On November 16 2015, Marriott and Starwood agreed to an acquisition transaction valued at $12.2bn that will create the world’s largest hotel company so far.
Drivers of the deal
Marriott International (MAR) lining up a takeover bid for Starwood hotels and Resorts (HOT) caught everyone by surprise since Marriott did not take part in the initial offer. The combination of these two companies would create the number one hotel company globally. The deal represents one of the biggest in the industry since the acquisition of Hilton by Blackstone, which was valued at $26bn.
The features of the deal clearly shows how relevant scale is to succeed in the hotel business. The industry’s high fixed – to – variable costs ratio prompts companies to exploit economies of scale. A merger is a useful tool to capitalise on unutilized capacity, if any. The competitive environment poses constant and ever – growing threats such as Airbnb, which has established its foothold in 150 countries with more than 640,000 hosts and 50m users around the globe.
The combined company will have the largest high-quality, internationally recognized brand portfolio in the industry operating or franchising more than 5,500 hotels with 1.1m rooms worldwide. Moreover, the deal would enhance Marriott’s position in emerging markets and would enable a broader customer reach.
The transaction brings together Marriot’s strong presence in the US high – end hotel sector as measured by 10% market share by number of rooms, its multi – channel central reservation system and Starwood’s leading lifestyle brands and international footprint, with an impressive 78% of its core business line that represented growth outside North America.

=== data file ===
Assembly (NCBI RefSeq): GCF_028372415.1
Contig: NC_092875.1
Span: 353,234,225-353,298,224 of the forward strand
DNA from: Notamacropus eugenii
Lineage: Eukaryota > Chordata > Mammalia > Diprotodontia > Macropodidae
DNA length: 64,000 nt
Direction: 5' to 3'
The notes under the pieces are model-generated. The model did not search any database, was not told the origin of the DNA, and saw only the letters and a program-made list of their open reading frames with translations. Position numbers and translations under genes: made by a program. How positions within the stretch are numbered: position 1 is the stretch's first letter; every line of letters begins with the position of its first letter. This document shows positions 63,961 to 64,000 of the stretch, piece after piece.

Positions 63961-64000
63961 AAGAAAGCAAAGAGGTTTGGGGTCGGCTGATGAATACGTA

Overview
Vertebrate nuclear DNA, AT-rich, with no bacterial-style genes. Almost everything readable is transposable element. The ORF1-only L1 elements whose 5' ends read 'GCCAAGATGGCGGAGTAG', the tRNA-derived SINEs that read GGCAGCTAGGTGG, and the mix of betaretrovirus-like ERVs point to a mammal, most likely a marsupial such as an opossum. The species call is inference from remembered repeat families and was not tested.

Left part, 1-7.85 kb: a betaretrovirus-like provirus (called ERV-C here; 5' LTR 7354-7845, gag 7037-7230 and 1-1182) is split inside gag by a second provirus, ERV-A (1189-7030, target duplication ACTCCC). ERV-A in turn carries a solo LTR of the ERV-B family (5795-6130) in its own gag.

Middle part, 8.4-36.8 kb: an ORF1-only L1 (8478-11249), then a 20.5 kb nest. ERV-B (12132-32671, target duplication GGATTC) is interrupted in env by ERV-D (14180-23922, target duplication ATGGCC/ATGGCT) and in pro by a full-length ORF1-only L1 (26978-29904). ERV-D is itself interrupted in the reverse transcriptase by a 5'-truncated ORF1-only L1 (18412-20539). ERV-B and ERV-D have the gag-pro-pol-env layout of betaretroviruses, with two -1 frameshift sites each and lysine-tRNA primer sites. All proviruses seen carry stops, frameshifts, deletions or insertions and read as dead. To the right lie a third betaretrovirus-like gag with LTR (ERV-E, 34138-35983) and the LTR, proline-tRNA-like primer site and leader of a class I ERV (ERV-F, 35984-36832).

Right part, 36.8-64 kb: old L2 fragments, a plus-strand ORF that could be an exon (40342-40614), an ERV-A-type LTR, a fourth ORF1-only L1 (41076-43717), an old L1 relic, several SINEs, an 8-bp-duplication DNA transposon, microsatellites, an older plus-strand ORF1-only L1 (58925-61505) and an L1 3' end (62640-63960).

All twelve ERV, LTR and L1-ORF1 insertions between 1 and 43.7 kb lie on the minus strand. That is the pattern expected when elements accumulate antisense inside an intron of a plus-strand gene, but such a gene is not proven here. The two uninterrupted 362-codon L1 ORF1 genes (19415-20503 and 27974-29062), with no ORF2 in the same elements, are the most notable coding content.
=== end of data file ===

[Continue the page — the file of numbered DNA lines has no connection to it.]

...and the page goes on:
However, the deal has triggered growing concerns regarding the future of Starwood’s loyalty program known as “Starwood Preferred Guest”. Most clients fear that the merger of the two hotel companies would mean the end of the prestigious Starwood points giving place to a new, less generous and user-rewarding loyalty program.
This transaction offers substantial economies of scale as well as significant synergies. Marriott expects to save $200m annually thanks to cost synergies by leveraging general, administrative and operating costs. This would provide more cash to invest in R&D and technology, a must to win the biggest turf in its fiercely competitive industry.
Transaction Terms and Structure
The $12.2bn deal saw Marriott as the truly surprise winner of the takeover bid launched by Starwood. After competing with Hyatt Hotels Corp., Marriott managed to propose an initial bid for $71.9904 per share, a 4% discount with respect to November 13 Starwood’s adjusted closing price of $74.99 per share. The terms of the final deal spoke for a cash component of $2 per share and a stock component of 0.92 Marriott shares for Starwood share, thus resulting in a bid of $72.08 per share. Furthermore, Starwood shareholders would also receive an additional $7.80 per Starwood share following the spin – off of Starwood’s timeshare business, Vistana, and its subsequent sale to Interval Leisure Group for a total approximate value of $1.3bn. Therefore, the final price per share agreed to in this transaction amounts to $79.88 per share. As of November 16, Starwood’s price per share plunged 3.4% to $72.45 (still above the deal price) while Marriott’s surged 2.4% to $74.49.